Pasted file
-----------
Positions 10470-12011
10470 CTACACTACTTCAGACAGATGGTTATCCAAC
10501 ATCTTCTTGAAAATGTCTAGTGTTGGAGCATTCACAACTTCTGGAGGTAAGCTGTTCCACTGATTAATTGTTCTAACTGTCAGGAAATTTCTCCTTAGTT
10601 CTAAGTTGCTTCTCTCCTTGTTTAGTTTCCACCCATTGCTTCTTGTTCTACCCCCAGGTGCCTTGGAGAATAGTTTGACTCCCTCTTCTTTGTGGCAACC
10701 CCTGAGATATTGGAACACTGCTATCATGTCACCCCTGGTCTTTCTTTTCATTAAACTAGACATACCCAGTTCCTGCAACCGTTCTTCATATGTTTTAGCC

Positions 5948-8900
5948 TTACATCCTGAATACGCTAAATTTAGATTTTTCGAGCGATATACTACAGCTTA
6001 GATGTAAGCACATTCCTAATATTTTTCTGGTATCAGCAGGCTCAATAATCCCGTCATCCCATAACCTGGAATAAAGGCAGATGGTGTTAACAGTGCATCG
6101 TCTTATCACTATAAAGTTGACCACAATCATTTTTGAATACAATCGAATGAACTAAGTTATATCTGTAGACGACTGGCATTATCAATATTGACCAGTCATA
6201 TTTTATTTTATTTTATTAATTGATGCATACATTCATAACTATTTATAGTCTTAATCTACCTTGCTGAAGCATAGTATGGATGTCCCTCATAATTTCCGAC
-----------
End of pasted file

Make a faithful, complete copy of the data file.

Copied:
Positions 10470-12011
10470 CTACACTACTTCAGACAGATGGTTATCCAAC
10501 ATCTTCTTGAAAATGTCTAGTGTTGGAGCATTCACAACTTCTGGAGGTAAGCTGTTCCACTGATTAATTGTTCTAACTGTCAGGAAATTTCTCCTTAGTT
10601 CTAAGTTGCTTCTCTCCTTGTTTAGTTTCCACCCATTGCTTCTTGTTCTACCCCCAGGTGCCTTGGAGAATAGTTTGACTCCCTCTTCTTTGTGGCAACC
10701 CCTGAGATATTGGAACACTGCTATCATGTCACCCCTGGTCTTTCTTTTCATTAAACTAGACATACCCAGTTCCTGCAACCGTTCTTCATATGTTTTAGCC

Positions 5948-8900
5948 TTACATCCTGAATACGCTAAATTTAGATTTTTCGAGCGATATACTACAGCTTA
6001 GATGTAAGCACATTCCTAATATTTTTCTGGTATCAGCAGGCTCAATAATCCCGTCATCCCATAACCTGGAATAAAGGCAGATGGTGTTAACAGTGCATCG
6101 TCTTATCACTATAAAGTTGACCACAATCATTTTTGAATACAATCGAATGAACTAAGTTATATCTGTAGACGACTGGCATTATCAATATTGACCAGTCATA
6201 TTTTATTTTATTTTATTAATTGATGCATACATTCATAACTATTTATAGTCTTAATCTACCTTGCTGAAGCATAGTATGGATGTCCCTCATAATTTCCGAC